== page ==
Since Medicaid only covers his testosterone on a monthly basis, Hackworth had to crowdfund to pay for the extra vials out of pocket. Then his pharmacy said he needed a handwritten doctor’s note to explain the bulk prescription. His refill still hasn’t been filled.
In Branson, 28-year-old Torin, who asked to be identified by their first name to protect their privacy, was also told by CoxHealth that they couldn’t get their prescription filled on April 14. As of last week, their provider said she would be able to continue prescribing hormones to patients as long as they are “compliant” with the order. But Torin, a parent who has a disability that prevents them from working, said they’re waiting on a letter from a psychiatrist and not sure what other documentation they might need.
“If things keep going the way they are, we're going to have to move closer to Springfield... Even that is difficult to do when you're a disabled person, you're on one income, you've got two kids, both of which are special needs,” Torin told BuzzFeed News. “It sucks, because I really don't want to consider leaving Missouri. All of our family is here. I've lived here my whole life. This is my home, but in the next 10 years if things keep going this way, then I'll probably end up leaving.”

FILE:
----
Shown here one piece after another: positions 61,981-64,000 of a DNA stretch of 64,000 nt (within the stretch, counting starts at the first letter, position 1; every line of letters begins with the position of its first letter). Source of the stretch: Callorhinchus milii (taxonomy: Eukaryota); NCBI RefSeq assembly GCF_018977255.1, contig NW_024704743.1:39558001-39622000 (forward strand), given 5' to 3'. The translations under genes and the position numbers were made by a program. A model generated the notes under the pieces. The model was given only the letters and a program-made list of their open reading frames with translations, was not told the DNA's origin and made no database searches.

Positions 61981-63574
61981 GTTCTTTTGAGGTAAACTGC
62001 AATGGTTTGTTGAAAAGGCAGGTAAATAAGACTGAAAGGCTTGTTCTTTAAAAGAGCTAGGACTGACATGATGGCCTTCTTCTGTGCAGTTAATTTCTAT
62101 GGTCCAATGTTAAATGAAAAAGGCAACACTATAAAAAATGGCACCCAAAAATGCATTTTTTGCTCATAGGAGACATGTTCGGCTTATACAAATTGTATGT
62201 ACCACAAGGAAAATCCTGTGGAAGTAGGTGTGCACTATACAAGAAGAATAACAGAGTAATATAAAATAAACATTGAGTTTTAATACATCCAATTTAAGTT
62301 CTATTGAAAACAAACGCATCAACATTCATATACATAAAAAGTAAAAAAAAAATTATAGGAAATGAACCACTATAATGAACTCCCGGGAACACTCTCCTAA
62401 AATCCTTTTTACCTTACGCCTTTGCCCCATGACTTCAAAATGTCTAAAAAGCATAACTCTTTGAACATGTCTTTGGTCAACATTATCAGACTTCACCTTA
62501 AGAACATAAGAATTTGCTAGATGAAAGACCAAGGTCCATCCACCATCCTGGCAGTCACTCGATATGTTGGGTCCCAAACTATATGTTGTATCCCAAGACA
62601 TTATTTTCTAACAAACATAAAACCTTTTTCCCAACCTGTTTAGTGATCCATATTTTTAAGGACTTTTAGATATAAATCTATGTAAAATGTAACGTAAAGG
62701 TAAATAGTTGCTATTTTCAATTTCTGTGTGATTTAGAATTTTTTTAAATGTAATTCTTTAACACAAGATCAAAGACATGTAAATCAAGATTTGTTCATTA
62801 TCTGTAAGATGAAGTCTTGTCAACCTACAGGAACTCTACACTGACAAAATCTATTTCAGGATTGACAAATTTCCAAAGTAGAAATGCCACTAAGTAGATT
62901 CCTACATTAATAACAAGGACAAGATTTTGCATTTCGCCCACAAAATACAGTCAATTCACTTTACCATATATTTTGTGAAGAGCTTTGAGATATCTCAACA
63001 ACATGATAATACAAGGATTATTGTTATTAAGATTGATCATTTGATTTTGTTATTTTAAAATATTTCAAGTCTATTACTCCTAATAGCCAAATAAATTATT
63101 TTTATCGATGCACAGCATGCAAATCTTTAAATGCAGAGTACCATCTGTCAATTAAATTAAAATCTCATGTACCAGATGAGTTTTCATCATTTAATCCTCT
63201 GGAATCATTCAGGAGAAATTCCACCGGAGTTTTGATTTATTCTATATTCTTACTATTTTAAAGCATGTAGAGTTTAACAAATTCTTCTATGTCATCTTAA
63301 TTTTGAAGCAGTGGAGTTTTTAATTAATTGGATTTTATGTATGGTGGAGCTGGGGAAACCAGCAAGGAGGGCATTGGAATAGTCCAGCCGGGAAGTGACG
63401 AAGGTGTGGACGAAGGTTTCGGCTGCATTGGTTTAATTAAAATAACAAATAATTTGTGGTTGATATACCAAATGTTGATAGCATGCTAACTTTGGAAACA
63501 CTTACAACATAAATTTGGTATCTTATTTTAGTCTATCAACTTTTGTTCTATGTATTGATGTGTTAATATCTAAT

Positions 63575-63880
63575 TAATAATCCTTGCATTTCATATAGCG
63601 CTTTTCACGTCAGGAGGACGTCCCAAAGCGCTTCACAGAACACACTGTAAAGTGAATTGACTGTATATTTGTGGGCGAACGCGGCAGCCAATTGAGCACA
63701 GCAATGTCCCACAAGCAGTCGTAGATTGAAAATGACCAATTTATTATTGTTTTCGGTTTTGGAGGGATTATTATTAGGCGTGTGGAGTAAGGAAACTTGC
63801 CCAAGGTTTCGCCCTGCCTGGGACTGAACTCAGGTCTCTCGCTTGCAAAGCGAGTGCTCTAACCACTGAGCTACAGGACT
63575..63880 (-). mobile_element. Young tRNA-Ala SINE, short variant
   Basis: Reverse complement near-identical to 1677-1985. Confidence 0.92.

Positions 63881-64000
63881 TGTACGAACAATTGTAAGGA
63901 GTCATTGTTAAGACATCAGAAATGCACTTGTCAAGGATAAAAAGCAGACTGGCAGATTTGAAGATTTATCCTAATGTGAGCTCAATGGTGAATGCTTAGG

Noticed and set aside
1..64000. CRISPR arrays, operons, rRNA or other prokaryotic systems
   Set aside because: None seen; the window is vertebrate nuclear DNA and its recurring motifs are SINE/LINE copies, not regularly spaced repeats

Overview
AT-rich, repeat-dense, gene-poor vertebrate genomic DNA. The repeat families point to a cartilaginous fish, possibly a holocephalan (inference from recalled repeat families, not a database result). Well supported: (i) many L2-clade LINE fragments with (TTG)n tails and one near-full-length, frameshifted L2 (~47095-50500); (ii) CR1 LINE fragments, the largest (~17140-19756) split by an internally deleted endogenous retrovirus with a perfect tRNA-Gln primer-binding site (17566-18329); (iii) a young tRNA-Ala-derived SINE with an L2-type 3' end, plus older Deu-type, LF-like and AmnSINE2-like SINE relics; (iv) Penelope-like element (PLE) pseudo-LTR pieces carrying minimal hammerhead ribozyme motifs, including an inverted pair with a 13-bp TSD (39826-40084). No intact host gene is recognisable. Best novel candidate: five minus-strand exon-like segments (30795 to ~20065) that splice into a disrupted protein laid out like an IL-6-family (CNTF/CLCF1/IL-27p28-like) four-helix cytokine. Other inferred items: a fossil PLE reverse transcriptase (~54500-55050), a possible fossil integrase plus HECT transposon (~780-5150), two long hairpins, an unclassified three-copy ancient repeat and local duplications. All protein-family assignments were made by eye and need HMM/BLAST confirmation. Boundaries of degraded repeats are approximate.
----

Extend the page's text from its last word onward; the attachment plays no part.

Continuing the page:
Torin worries about the growing anti-trans climate in their town. When Bailey released a tip line for residents to share concerns about gender-affirming care in the state, Torin wondered if their neighbors would sic child protective services on their kids or if they should stop taking hormones altogether to protect themself and their family. (The site has since been taken down after Gen Z’ers spammed it with memes.)
“I wish people understood that we just want to be able to live our lives. We have as much right to live here as anyone else does,” they said.